On some systems that have shared libraries (which most systems do) you need to tell your system how to find the newly installed shared libraries. The systems on which this is not necessary include FreeBSD, HP/UX, Irix, Linux, NetBSD, OpenBSD, OSF/1 (Digital Unix, Tru64 UNIX), and Solaris.
The method to set the shared library search path varies between platforms, but the most widely usable method is to set the environment variable LD_LIBRARY_PATH like so: In Bourne shells (sh, ksh, bash, zsh)
LD_LIBRARY_PATH=/usr/local/pgsql/lib export LD_LIBRARY_PATHor in csh or tcsh
setenv LD_LIBRARY_PATH /usr/local/pgsql/libReplace /usr/local/pgsql/lib with whatever you set --libdir to in step 1. You should put these commands into a shell start-up file such as /etc/profile or ~/.bash_profile. Some good information about the caveats associated with the method can be found at http://www.visi.com/~barr/ldpath.html.
On some systems it might be preferable to set the environment variable LD_RUN_PATH before building.
If in doubt, refer to the manual pages of your system (perhaps ld.so or rld). If you later on get a message like
psql: error in loading shared libraries libpq.so.2.1: cannot open shared object file: No such file or directorythen this step was necessary. Simply take care of it then.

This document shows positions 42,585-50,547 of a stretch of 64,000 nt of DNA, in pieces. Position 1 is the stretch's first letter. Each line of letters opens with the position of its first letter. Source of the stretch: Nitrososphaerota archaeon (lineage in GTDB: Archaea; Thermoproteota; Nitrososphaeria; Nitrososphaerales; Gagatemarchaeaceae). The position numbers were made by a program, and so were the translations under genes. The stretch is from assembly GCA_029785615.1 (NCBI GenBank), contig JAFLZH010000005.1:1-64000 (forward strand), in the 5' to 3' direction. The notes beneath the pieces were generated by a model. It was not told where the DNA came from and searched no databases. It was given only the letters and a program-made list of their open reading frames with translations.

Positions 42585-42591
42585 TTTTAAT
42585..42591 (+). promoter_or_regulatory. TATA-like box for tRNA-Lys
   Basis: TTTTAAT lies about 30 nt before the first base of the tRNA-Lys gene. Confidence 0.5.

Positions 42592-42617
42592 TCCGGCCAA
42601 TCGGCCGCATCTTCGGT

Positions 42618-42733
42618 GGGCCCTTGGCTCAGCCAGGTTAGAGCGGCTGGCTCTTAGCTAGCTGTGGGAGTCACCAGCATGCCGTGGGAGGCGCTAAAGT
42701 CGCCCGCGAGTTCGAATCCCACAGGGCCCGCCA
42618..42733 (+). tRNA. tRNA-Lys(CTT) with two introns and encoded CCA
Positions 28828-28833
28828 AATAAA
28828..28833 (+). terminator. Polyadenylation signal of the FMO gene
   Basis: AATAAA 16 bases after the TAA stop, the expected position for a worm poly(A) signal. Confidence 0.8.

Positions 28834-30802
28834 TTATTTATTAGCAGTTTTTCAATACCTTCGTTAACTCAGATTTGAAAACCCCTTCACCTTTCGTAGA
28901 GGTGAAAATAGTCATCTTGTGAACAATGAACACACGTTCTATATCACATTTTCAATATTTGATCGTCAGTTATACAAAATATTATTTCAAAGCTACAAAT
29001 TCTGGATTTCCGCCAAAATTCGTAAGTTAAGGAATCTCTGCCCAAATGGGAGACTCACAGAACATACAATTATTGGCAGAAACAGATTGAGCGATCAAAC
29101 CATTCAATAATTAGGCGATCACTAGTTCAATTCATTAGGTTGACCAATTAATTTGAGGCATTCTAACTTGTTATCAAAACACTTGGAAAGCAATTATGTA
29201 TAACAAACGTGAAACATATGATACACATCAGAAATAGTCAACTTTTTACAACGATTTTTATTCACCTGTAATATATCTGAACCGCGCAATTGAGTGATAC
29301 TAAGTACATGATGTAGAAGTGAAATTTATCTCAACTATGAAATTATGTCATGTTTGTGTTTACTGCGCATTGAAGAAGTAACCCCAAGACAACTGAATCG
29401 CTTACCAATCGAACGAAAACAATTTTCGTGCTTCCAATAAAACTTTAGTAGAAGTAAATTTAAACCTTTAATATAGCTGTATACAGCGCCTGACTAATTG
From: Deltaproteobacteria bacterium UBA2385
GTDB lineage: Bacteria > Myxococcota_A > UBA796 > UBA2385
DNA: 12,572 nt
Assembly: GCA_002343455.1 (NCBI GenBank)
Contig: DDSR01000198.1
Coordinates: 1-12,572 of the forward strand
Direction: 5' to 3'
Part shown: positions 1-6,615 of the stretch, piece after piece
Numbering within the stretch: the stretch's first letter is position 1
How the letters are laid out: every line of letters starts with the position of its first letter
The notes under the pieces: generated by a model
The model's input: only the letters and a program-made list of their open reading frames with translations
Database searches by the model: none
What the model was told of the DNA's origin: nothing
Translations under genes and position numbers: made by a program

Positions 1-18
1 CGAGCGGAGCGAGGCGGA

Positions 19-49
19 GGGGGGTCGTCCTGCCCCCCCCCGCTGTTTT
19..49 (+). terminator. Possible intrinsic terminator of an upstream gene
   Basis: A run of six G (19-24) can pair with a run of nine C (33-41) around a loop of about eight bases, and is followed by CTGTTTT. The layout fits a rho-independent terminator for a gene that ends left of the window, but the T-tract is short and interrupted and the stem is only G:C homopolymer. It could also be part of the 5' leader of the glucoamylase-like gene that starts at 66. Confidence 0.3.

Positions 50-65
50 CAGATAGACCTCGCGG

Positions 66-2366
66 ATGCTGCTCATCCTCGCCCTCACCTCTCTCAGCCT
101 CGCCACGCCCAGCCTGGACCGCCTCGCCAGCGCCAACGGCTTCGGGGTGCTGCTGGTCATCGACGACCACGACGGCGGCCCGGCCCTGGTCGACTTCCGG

If you installed into /usr/local/pgsql or some other location that is not searched for programs by default, you need to add /usr/local/pgsql/bin (or what you set --bindir to in step 1) into your PATH. To do this, add the following to your shell start-up file, such as ~/.bash_profile (or /etc/profile, if you want it to affect every user):
PATH=$PATH:/usr/local/pgsql/binIf you are using csh or tcsh, then use this command:
set path = ( /usr/local/pgsql/bin $path )
To enable your system to find the man documentation, you need to add a line like the following to a shell start-up file:
The environment variables PGHOST and PGPORT specify to client applications the host and port of the database server, overriding the compiled-in defaults. If you are going to run client applications remotely then it is convenient if every user that plans to use the database sets PGHOST, but it is not required and the settings can be communicated via command line options to most client programs.